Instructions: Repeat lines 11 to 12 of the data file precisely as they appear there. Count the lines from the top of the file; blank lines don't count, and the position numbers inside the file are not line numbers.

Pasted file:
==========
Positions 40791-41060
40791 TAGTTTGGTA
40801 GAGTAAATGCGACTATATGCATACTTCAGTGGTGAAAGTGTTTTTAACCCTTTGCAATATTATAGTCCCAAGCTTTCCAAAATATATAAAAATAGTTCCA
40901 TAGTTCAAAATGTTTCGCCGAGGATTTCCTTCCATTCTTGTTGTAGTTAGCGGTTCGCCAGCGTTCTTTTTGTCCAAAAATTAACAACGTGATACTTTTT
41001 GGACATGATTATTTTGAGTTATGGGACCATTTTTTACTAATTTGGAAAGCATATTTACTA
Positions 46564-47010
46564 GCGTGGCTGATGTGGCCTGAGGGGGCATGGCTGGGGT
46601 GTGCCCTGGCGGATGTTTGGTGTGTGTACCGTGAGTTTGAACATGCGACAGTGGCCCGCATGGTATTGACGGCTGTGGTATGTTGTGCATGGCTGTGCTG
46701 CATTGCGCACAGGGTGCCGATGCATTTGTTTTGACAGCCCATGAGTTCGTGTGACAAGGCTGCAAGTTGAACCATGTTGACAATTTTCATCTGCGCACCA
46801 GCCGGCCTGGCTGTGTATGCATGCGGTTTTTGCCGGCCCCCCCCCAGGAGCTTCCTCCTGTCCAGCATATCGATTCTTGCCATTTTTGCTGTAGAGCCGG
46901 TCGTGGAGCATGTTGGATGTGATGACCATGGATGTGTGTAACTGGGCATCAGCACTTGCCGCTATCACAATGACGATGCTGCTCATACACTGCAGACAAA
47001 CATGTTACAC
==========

46901 TCGTGGAGCATGTTGGATGTGATGACCATGGATGTGTGTAACTGGGCATCAGCACTTGCCGCTATCACAATGACGATGCTGCTCATACACTGCAGACAAA
47001 CATGTTACAC